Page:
As the main professional point of contact for your patients and their families, you’ll advise and teach them about the symptoms they might encounter during treatment, offer techniques for managing symptoms or pain, and communicate their treatment plans in a digestible manner. In these educational moments, it’s important that you’re honest with your patients without speaking in such a clinical manner that you feel removed from their experience. Be compassionate, be straightforward, and do your best to be a pillar of confidence amidst an extremely difficult and uncertain time for these individuals and their loved ones.


As an Oncology Nurse, it’s important to be in tune with the support techniques that work best for each patient. This may feel challenging to someone not facing a potentially terminal diagnosis, so when in doubt, be an active listener. When patients are likely being spoken to in a highly clinical manner, it’s crucial for you to provide a space where they can feel comfortable freely voicing their concerns, questions and emotions.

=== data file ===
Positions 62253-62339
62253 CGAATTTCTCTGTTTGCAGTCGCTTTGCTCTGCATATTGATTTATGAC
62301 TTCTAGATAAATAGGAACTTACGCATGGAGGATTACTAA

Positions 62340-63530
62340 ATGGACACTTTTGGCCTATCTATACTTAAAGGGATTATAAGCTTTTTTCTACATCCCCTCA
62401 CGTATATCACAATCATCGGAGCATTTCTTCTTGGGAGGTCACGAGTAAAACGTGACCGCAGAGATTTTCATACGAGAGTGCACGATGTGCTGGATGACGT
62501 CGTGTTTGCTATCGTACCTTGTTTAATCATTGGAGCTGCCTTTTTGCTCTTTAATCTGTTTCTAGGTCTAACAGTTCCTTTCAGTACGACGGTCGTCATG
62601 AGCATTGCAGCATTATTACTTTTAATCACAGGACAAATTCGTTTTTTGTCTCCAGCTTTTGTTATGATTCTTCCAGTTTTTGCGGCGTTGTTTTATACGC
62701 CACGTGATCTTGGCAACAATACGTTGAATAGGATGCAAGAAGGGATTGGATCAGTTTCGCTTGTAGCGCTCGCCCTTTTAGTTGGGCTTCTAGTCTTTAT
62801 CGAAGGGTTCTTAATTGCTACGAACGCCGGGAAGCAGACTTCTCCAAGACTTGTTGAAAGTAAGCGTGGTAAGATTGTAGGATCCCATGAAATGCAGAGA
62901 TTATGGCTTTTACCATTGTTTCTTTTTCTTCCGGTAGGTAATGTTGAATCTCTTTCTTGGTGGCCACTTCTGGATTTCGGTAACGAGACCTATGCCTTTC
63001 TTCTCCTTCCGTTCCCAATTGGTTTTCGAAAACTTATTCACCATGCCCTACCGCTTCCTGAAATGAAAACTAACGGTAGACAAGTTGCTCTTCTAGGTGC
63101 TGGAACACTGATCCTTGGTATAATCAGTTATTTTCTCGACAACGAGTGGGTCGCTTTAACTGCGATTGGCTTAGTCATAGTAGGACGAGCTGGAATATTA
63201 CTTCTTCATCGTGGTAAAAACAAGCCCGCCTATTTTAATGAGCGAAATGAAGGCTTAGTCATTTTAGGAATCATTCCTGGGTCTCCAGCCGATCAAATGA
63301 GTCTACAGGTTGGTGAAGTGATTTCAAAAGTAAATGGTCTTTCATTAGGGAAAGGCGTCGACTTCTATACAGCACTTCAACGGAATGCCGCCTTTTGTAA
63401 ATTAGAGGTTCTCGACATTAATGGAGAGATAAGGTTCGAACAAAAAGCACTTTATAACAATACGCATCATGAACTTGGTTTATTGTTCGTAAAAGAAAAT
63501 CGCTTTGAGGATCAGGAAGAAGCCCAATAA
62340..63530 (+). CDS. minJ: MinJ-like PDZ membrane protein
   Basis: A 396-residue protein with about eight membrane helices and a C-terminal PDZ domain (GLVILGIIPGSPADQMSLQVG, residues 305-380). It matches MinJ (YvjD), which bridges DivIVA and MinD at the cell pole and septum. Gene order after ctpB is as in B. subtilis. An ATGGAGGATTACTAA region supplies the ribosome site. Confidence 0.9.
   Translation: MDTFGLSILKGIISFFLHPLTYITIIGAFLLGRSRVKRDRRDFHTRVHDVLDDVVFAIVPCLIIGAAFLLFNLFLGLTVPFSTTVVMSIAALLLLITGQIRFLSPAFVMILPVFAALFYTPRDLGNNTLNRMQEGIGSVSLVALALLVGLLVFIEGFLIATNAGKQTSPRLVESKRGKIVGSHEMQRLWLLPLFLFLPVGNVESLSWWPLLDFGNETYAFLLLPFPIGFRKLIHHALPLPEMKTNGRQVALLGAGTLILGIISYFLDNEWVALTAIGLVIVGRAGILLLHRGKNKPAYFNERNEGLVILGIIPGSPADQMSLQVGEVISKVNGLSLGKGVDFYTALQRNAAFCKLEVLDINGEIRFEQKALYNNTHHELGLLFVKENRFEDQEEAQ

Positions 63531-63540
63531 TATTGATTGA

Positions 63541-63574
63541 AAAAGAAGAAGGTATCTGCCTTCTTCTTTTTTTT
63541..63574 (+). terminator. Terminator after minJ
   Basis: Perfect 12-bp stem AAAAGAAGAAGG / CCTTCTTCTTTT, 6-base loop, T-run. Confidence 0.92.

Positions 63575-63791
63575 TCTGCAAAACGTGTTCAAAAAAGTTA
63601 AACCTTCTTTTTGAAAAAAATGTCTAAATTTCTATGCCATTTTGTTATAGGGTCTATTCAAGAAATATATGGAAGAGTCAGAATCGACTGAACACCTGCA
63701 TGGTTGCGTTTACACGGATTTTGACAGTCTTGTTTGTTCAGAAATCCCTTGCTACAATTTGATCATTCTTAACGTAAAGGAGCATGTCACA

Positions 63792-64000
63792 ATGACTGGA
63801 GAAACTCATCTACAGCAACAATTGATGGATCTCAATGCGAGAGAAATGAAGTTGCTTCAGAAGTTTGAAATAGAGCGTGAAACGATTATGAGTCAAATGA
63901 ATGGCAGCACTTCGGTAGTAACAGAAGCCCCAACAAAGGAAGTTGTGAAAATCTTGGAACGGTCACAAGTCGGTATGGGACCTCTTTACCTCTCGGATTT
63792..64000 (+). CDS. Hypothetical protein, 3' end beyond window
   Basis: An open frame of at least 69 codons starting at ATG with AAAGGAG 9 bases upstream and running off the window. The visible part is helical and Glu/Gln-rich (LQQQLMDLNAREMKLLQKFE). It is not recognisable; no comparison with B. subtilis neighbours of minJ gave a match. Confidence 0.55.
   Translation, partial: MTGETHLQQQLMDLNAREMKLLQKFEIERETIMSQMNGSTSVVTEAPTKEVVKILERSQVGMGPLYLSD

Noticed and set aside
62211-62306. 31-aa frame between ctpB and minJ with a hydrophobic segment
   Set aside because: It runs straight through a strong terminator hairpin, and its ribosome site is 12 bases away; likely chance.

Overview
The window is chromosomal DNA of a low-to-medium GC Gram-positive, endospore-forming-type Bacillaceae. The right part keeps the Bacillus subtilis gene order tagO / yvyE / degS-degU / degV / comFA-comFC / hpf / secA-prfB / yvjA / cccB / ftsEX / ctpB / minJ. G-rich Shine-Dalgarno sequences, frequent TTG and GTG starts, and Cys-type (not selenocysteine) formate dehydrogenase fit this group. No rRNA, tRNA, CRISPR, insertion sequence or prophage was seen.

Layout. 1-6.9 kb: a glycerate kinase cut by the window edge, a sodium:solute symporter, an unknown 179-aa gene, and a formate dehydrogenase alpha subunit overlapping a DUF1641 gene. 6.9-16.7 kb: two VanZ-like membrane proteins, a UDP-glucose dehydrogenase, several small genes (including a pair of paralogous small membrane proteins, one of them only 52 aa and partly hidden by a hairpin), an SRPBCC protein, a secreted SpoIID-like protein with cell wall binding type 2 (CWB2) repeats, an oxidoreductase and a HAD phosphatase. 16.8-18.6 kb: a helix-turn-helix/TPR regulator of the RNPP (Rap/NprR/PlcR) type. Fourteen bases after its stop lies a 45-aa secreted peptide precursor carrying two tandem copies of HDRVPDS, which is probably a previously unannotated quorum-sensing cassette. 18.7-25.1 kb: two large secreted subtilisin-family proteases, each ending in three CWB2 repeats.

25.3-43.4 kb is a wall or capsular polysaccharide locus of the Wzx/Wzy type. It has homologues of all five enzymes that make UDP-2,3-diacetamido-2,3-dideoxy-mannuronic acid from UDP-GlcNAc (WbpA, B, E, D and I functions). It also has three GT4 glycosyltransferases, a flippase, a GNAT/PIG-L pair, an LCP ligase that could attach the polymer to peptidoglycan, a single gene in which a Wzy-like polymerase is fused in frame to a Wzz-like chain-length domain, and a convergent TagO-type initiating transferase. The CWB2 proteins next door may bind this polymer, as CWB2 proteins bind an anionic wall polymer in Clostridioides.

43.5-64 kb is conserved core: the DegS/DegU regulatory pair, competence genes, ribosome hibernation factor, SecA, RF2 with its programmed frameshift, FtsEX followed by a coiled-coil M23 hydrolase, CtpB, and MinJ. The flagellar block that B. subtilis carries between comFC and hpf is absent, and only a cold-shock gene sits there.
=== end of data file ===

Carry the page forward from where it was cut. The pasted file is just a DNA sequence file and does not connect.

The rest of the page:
Depending on your level of certification, you’ll administer treatments like chemotherapy or radiation, monitor your patients vitals and symptoms, assist in managing side effects, and work with your patients’ broader care team to create custom treatment plans for their diagnoses.


As individuals at the forefront of cancer care, Oncology Nurses are always finding new ways to support their patients. This often leads to innovations tailored to each patient, and sometimes leads to entirely new methodologies that are scaled across cancer care facilities. Recognizing the innovative nature of the Oncology Nursing field, in 2019 the Oncology Nursing Society (ONS) launched a dedicated center for innovation, where cancer care providers can connect and share their experiences or findings, and hopefully develop new solutions to transform cancer care as we know it.

Where Can an Oncology Nurse Work?
  • Hospitals
    In a hospital setting, Oncology Nurses tend to assist in coordinating cancer care, assisting in surgical prep, addressing any patient questions surrounding procedures or treatment measures and overall patient wellness.
  • Doctors' office